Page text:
A: He still has a ways to go in his route running, going against man-to-man coverages and reading defenses, just the little things like that. The Packers played a coverage on him where they played man under and zone over the top, and if he had run a little better technique on one route he would have had a touchdown catch. There was another one that was barely out of his reach that he had a chance to catch. There are little things he is still going to work on, and we are excited about helping him get to that point.

Q: At 5-10, 171 pounds, does Campbell need to get bigger?

A: We would like for him to be a little bit bigger, and he's working on it. He's gained some weight since he has been here. With the strength and conditioning program, he's going to even be better. The weight deal is not a big deal, but he could gain a few pounds.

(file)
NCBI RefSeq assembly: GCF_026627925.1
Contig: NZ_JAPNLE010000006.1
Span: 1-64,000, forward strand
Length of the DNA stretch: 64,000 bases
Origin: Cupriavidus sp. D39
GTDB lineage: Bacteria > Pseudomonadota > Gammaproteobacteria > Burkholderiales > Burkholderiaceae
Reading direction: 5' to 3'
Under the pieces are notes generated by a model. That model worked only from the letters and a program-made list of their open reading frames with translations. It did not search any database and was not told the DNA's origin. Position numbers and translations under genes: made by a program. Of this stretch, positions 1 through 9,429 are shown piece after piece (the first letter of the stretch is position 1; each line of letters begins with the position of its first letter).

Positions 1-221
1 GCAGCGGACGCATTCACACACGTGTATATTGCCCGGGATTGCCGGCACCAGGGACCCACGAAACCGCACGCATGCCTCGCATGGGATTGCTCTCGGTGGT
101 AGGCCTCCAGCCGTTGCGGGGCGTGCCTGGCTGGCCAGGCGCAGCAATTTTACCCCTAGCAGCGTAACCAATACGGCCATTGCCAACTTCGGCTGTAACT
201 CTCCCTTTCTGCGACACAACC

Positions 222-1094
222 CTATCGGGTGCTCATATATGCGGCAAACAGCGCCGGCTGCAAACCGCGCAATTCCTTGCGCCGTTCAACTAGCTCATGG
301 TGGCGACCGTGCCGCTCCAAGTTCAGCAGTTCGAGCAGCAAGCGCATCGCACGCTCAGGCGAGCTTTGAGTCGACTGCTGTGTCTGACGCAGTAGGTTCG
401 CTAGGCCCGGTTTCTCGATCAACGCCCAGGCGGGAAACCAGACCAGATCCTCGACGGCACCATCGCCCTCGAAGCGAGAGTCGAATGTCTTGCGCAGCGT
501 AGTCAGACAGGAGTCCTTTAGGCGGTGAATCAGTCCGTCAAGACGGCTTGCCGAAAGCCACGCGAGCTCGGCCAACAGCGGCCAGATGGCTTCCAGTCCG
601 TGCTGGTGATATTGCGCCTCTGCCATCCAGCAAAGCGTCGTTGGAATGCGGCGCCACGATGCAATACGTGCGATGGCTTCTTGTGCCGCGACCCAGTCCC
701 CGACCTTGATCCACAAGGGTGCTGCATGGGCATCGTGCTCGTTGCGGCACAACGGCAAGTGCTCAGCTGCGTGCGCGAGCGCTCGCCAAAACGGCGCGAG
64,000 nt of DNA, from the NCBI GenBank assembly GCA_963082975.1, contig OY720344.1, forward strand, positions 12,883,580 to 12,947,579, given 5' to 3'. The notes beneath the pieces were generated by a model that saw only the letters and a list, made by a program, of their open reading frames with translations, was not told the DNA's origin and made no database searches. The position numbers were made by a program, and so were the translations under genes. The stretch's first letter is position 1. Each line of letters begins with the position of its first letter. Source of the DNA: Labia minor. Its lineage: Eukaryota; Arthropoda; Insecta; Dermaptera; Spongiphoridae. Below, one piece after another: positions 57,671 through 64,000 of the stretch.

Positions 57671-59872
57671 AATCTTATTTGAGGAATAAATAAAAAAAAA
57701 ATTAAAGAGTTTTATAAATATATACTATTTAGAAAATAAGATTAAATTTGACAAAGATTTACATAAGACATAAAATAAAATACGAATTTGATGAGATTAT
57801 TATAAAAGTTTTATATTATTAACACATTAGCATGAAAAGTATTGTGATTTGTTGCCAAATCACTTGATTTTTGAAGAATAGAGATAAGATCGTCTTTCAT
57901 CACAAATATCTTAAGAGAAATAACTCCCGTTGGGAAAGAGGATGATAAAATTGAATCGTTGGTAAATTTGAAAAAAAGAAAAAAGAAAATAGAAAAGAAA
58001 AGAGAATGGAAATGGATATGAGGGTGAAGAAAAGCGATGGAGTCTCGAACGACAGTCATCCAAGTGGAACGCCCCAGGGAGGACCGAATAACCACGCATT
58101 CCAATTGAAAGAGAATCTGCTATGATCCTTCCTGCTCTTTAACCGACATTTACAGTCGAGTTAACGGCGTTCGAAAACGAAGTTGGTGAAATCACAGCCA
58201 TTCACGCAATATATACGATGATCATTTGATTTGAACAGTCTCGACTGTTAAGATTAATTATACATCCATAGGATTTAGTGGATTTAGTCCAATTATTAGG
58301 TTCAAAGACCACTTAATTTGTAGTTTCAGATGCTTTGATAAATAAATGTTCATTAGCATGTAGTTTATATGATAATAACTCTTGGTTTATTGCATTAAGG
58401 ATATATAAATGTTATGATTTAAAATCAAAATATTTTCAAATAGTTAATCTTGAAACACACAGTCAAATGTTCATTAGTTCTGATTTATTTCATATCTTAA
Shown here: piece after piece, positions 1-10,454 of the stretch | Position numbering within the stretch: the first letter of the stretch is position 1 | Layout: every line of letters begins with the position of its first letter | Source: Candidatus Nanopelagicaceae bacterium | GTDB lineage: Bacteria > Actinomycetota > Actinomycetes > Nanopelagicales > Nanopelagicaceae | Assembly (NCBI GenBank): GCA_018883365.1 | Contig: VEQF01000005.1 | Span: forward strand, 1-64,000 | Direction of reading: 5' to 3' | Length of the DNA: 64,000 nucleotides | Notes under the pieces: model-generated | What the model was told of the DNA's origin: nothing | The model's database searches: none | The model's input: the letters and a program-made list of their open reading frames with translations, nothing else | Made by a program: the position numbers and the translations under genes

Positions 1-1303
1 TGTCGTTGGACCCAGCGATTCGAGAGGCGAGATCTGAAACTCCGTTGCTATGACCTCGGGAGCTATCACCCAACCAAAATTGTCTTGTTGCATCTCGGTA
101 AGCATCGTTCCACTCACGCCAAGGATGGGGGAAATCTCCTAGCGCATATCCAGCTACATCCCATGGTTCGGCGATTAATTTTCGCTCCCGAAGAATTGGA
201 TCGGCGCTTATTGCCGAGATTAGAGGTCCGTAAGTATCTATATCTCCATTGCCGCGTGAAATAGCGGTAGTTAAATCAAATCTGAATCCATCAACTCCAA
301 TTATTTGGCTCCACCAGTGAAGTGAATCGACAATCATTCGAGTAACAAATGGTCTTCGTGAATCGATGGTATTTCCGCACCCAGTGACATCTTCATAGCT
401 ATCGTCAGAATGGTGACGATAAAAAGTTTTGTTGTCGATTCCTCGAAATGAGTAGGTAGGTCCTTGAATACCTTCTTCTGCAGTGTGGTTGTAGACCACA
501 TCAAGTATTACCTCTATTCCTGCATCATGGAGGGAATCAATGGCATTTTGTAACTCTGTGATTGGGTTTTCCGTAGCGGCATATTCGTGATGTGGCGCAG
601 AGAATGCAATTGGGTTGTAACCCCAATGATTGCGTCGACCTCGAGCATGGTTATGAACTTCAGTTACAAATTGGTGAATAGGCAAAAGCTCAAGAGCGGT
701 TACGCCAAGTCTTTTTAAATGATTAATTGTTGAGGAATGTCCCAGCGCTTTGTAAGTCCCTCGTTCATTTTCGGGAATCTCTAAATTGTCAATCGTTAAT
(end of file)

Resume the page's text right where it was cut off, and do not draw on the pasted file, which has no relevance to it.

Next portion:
Q: How about the progress of D'Wayne Bates?

A: We are really pleased with D'Wayne. He can do a lot of things well. He's a guy that can play all three positions, he's a big target, he has big hands, he's a strong kid. He's not the fastest guy in the world, but he has enough speed that he can get behind the secondary, as he proved (against the Packers) when he caught a touchdown behind Tyrone Williams. We are pleased with his progress, and I think the more he gets acclimated and comfortable in the system he's going to get better, too.

Q: How key is it that Michael Bennett's improved play at running back means defenses have to concentrate on the run as well as the pass?